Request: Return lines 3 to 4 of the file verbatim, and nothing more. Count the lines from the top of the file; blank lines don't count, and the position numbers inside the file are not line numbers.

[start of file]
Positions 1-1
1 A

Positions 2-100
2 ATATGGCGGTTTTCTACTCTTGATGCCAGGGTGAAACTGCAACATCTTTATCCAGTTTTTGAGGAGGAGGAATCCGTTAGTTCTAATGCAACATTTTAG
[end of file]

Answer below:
Positions 2-100
2 ATATGGCGGTTTTCTACTCTTGATGCCAGGGTGAAACTGCAACATCTTTATCCAGTTTTTGAGGAGGAGGAATCCGTTAGTTCTAATGCAACATTTTAG